FEBRUARY 20 – 2022
I’ve been invaded by an ear worm! That bawdy Cockney classic song of the late 1800’s has burrowed into my brain and keeps repeating – knees up Mother Brown, knees up Mother Brown. There’s a whole heap of opinions about what the song is about – it was sung in pubs, in the World War 1 trenches – most explainations quite rude. For me though, it reminds me of my maternal Grandmother, my darling Nanna, born in an Irish community in the East end of London where the song originated. And whenever my extended family had parties, it was always sung. All my aunties sang it. My mum sang it. And, of course, so did my Nanna. It warms my heart – it’s comforting – and I kind of need that right now.
Which brings me to my own knees and the reason the song is suddenly resonating so strongly . I’m up for a total knee replacement. Unexpectedly TOMORROW!
I put my failing knee down to years of backpacking in my youth – backpacks often almost bigger than myself. I asked a lot of those little knees.
I hauled a backpack around parts of Europe in the ‘70’s that weighed over 20 kilograms. Given I weighed only about 48 k at the time, you can realise the effect on my knees! Climbing up and down big hills and a few cliff faces, carrying my food and tent in a backpack on bush walks in mountainous Tasmania in my ’20’s probably didn’t help. Hauling myself up and down Western Australia’s Bluff Knoll in middle and late age more times than I can remember. Not to mention the 8 kilometre trek through the Kiso Valley in Japan last November, that I really should not have tackled with a crook knee.
As readers of my November 2022 Japan stories will know, I hobbled through the last part of our trip as my knee deteriorated. It has been a recurring problem for years. In 2017, a flimsy knee support peeped out from the bottom on my shorts in Japan.
Before I took off for Japan, I had some physio work done on the knee, and my doctor injected a steroid injection into it. It has been troubling me off and on for several years now.
At first, the knee held up on the November trip. And then – it didn’t. The few days in Tokyo were torturous. On my return, I quickly booked to see my Specialist, hoping for a quick fix. A little clean out perhaps, a tweak here and there in my knee – at worst, partial reconstruction.
My specialist is Irish, and when he said a total knee replacement was necessary, I thought he was joking. Total? The whole lot! A little bit of my 70 year old body was heading for the bin, to be replaced by a shiny new manufactured knee! We have funerals when the whole body is done. Should I have an Irish wake for my knee as it departs?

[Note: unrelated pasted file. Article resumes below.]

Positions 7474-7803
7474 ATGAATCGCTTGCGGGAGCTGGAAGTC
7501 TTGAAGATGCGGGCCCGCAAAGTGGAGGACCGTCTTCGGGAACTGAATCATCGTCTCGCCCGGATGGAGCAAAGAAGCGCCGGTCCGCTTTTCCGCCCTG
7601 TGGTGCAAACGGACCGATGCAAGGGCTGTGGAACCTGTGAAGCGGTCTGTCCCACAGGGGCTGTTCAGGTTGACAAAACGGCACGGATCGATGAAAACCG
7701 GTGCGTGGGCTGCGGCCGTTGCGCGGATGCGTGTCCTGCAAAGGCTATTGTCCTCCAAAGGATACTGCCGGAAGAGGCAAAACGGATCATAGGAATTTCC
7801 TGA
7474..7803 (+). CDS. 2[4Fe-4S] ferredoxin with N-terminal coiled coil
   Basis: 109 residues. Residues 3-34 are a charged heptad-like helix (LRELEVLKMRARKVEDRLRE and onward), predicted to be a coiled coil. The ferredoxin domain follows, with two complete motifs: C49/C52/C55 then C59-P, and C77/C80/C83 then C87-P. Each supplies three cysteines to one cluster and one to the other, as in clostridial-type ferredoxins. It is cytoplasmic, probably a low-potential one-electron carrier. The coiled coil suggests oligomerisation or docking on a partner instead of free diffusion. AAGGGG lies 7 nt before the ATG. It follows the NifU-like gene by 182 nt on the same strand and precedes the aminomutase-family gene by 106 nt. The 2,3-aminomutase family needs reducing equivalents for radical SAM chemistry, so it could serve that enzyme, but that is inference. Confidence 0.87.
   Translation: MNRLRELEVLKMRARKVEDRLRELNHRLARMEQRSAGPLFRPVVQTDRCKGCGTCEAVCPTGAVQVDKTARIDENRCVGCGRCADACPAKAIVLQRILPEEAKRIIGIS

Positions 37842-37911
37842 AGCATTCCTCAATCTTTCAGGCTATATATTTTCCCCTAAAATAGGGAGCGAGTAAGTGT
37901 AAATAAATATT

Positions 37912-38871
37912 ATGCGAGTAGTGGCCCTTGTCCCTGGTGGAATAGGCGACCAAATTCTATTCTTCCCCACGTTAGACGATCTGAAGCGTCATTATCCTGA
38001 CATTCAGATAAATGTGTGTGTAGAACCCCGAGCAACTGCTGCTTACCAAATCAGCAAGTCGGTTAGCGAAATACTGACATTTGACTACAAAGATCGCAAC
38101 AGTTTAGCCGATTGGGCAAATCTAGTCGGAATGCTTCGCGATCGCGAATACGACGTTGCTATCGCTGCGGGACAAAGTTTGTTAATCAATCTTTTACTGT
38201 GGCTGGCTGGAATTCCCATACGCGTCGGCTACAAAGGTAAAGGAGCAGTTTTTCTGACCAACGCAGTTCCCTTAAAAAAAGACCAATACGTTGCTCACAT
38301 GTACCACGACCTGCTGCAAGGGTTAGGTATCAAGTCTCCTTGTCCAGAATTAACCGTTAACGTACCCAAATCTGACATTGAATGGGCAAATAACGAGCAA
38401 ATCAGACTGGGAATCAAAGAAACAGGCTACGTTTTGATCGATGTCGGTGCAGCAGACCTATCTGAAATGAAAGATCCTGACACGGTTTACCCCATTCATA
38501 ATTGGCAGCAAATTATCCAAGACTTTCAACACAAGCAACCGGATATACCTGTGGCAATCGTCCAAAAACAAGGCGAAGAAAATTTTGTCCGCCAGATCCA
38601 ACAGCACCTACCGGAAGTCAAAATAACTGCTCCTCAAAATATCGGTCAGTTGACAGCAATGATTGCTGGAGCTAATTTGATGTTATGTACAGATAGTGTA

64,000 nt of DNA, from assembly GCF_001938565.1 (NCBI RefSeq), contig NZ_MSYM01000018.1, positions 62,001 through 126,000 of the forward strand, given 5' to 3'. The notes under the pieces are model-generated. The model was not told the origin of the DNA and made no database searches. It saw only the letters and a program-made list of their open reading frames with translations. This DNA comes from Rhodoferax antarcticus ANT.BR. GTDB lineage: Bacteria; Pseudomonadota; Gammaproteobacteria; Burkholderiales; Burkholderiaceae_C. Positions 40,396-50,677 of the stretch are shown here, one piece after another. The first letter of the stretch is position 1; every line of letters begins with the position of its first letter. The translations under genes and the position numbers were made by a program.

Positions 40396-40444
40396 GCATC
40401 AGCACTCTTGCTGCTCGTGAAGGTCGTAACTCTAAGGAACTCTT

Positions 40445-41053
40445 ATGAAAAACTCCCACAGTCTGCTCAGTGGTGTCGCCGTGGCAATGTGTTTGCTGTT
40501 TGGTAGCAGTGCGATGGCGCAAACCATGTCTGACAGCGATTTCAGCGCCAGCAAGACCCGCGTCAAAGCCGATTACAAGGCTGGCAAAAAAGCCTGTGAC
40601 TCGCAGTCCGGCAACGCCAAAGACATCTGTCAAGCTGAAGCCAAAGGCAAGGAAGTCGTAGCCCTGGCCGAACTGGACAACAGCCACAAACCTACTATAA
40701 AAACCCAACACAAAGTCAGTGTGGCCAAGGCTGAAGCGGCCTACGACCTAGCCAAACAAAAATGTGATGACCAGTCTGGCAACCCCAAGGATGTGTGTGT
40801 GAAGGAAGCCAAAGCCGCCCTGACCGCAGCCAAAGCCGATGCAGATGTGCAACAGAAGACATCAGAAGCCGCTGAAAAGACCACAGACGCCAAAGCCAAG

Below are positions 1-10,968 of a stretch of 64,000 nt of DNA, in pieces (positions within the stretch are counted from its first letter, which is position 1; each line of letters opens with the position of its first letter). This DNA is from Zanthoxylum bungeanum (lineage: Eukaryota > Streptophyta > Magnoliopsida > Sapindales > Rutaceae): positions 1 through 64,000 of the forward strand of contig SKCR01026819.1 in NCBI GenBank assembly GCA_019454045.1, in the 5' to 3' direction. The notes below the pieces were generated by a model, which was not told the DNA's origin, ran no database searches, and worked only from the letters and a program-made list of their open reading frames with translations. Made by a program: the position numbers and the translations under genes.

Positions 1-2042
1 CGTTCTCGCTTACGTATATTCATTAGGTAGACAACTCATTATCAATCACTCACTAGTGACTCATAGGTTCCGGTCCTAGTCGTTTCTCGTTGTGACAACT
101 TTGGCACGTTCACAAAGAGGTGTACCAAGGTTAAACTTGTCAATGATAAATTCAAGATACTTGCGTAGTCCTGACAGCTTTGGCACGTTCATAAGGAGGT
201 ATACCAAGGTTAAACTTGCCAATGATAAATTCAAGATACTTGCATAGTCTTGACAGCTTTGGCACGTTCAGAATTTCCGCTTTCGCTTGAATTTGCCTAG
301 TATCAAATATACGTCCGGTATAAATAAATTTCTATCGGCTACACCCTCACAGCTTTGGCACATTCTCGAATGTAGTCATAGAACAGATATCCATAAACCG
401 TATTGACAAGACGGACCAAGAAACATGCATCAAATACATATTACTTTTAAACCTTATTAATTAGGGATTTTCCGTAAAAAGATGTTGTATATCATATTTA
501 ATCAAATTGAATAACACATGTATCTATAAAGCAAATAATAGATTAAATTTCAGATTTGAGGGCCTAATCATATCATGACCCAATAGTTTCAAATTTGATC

The operation was set for March. But it has suddenly been brought forward a fortnight. Could I be ready tomorrow? Absolutely, I replied with conviction without really thinking things through.
“One other thing,” my specialist said in that casual Irish lilting voice of his. “We have just got a robotic arm to assist in knee replacement surgery, and you’ll be my first patient using it. The first actually at the hospital. We are all very excited about it. Are you ok with that?”
“Er, are you trained to use it,” I ventured. He assured me he was! He said he went to Queensland to do the training. Queensland? I didn’t know Queensland was a centre for robotic arm surgical training. Sun and surf paradise, yes. Tropical islands just off the coast, yes. Pineapples and bananas, yes. Ah, well, I figure if I’m a star ‘experiment’ patient, he’s definitely won’t want to lose me on the table!
So, here I am – less than 24 hours away. For the last few months I’ve been preparing for this, strengthening my knee muscles with daily special knee exercises and sessions on my stationary bike. One exercise sees me up and down on my tip toes – a bit like a ballet dancer warming up with the Pointe technique. It’s been quite a while since my knees have allowed me to dance, but I’ve become quite adept at the tippy toe exercise. I’m not quite up on the edge of my toes, but then it’s been well over half a century since my little tippy toes have been in ballet shoes! I read that the Pointe technique resulted from a desire for female dancers to appear weightless and symphony-like. Ha – well, a nice thought, but not happening with this frumpy old bird! My physiotherapist assures me however, that the exercises will help towards a quick recovery with the new knee. So, with that and the robotic arm I will soon be ready to embrace travel adventures again! I feel a bit like a race horse, champing at the bit. Surgery – bring it on!
Stay tuned – I’ll write part 2 soon – the recovery!
Oh you have such a way with words, 😁I’ll be thinking of you tomorrow and thinking I hope this doctor of yours is putting in a very strong new knee as it’s going to be going through many new adventures with travelling Therese YEH👏👏👍😍
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Agreed: they make the imagery come to life!
So how did the new knee work out?